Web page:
German-English Translation Slam

isch will nich däutsch rigtich schrayben / müssen

i don wanna hafta rite jerman / korrektly

ay down wannna half too rayt propper / Jermen

Full poem and both translations here

The poem “Two Çayspoons of Şekir” by Bîşeng Ergin, alias Keça Filankes, explores ways in which language can both divide and unite a family, as a daughter becomes her mother’s linguistic and practical go-between amongst German, Kurdish, and Turkish. Crossed wires – language barriers, misunderstandings, and half-translations – intertwine with cherished family ties, the intimacy of pregnancy and the priceless heirloom of a mother tongue. Filankes shows us a space in between: the realm of the cultural intermediary.

It is only fitting that her German poem was the subject of a translation slam, a lively, interactive event that breaks the language barrier and exposes the inner workings of the translation process by giving the intermediaries a chance to speak for themselves. On International Translation Day 2021, the two translators, Jon Cho-Polizzi and Didem Uca, arrived with their independently completed English translations of the poem and each read their own versions before describing and discussing their choices as well as cultural and linguistic aspects of the original. During the reading and conversation moderated by David Gramling, the audience joined the discussion in the chat, and the event concluded with a live Q&A with the participants and SAND’s own Jake Schneider, who co-curated the event.

A collaboration between ALTA and SAND, sponsored by Wunderbar Together, and affiliated with the Tucson Humanities Festival at the University of Arizona in the US. The German poem in question originally appeared in the sold-out “Sprache” (language) issue of the journal Literarische Diverse.

Als mir meine Mutter ihren Körper lieh, / hatte sie 2 Herzen in sich, / teilte diese auf und gab mir eine Seele / und eine Sprache. / Noch bevor ich sprechen konnte, hatte / ich eine Muttersprache: / die Sprache meiner Mutter.

When my mother lent me her body, / she had 2 hearts inside, / split them apart and gave me a soul and a language. / Even before I could speak, I had / a mother tongue: / the language of my mother.

When my mother lent me her body / she had 2 hearts inside of her / she divided these and gave me one spirit / and one tongue. / Before I could ever speak, I / had a mother tongue: / the tongue of my mother.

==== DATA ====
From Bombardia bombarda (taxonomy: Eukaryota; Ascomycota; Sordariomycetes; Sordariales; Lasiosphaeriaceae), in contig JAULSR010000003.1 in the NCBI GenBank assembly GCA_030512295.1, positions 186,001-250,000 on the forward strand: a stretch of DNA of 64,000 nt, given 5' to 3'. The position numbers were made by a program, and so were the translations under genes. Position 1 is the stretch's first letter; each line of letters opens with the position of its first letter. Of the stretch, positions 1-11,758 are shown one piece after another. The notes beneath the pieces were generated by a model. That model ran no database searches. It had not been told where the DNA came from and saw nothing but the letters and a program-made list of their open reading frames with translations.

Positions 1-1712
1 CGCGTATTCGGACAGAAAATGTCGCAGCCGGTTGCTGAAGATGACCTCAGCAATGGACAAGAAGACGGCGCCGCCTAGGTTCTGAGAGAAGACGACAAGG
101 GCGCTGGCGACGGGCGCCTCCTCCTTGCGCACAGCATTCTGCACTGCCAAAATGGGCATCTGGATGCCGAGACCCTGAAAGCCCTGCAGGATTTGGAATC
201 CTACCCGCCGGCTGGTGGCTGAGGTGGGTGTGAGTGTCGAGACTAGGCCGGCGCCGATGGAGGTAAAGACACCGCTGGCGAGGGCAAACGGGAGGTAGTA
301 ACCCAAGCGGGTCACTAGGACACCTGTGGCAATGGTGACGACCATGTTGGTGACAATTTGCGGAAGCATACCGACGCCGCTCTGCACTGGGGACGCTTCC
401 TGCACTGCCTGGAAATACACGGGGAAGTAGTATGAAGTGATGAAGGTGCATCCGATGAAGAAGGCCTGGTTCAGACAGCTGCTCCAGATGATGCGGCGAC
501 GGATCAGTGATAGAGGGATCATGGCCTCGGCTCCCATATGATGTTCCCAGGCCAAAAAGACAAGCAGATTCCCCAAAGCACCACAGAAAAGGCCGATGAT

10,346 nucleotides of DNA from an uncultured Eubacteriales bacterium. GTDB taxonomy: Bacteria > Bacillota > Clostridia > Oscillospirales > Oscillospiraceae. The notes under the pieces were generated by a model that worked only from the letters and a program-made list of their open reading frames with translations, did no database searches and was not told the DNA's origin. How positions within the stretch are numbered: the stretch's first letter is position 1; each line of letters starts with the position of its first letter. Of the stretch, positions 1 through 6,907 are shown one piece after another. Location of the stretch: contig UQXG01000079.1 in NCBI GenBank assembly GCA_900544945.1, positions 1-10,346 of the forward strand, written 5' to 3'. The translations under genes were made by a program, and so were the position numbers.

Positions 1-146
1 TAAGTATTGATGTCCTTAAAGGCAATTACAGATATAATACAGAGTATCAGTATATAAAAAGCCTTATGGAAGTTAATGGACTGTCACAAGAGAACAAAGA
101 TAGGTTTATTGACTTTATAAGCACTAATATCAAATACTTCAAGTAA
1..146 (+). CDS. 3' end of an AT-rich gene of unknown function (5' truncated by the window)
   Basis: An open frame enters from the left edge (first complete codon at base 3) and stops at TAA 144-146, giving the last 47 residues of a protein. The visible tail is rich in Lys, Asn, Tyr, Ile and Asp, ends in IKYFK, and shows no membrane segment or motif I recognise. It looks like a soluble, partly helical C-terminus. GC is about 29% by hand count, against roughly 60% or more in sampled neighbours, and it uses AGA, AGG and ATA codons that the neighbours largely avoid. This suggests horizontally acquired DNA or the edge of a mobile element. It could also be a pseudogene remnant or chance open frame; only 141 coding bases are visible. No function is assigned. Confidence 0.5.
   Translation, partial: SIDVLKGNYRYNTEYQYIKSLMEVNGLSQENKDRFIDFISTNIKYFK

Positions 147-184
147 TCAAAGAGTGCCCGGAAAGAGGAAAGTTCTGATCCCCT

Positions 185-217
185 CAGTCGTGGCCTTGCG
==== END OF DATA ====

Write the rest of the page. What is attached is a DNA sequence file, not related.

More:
Participants and Poet

Didem Uca (translator) is Assistant Professor of German Studies at Emory University. Her research focuses on post/migrant cultural production, with recent and forthcoming articles and translations in Seminar, TRANSIT, Monatshefte, and Die Unterrichtspraxis. She is co-editor of Jahrbuch Türkisch-Deutsche Studien and serves in leadership roles in WiG, DDGC, and the MLA.

Jon Cho-Polizzi (translator) is an educator and freelance literary translator. He studied Literature, History, and Translation Studies in Santa Cruz and Heidelberg, before receiving his PhD in German and Medieval Studies at UC Berkeley with a dissertation titled “A Different (German) Village: Writing Place through Migration.” He lives and works between Northern California and Berlin.

David Gramling (moderator) is a literary translator from Turkish and German. He is Professor of German Studies and Head of the Department of Central, Eastern, and Northern European Studies at the University of British Columbia. His books include The Invention of Monolingualism, The Invention of Multilingualism, and Linguistic. He is also the Translations Section editor for Transgender Studies Quarterly.

Bîşeng Ergin alias Keça Filankes (poet) holds degrees in International Relations/Peace and Conflict Studies, Sociology, and Political Science from Goethe University Frankfurt. Her parents fled from Turkey when she was a baby, and today as a Kurdish woman, political educator, and social justice activist, she dedicates her political life to fighting against discrimination, fascism, and war in solidarity with refugees and migrants. She writes poems and performs spoken word as part of Literally Peace, a transcultural German and Syrian collective.

Jake Schneider (co-curator) is a translator, literary organizer, and editor-in-chief of SAND. An NEA fellowship recipient, he has translated poetry, scholarship, and exhibitions from German, especially on Jewish and queer themes. He has also put on events around “untranslatability,” ekphrastic poetry, and collaborative text, and is now focusing on minoritized/non-national language literatures. He lives in Berlin.

Organizers, Sponsors, and Affiliated Festival

The American Literary Translators Association
Initiator, co-curator, and co-organizer as part of the ALTA44 annual conference

Co-curator and co-organizer

Wunderbar Together

Tucson Humanities Festival at the University of Arizona

Affiliated Festival

Original Publication

Keça Filankes’s poem was originally published in German under the title “Zwei Çaylöffel Şekir” in the “Sprache” (Language) issue of the journal Literarische Diverse.

Founded by Yasemin Altınay (she/her) in 2019, Literarische Diverse Verlag publishes magazines and books that promote equity in literature and defend the tradition of self-empowerment. The project puts Germany’s colorful realities on paper – forever legible, forever part of the whole – and gives preference to BIPoC and LGBTIQ* voices.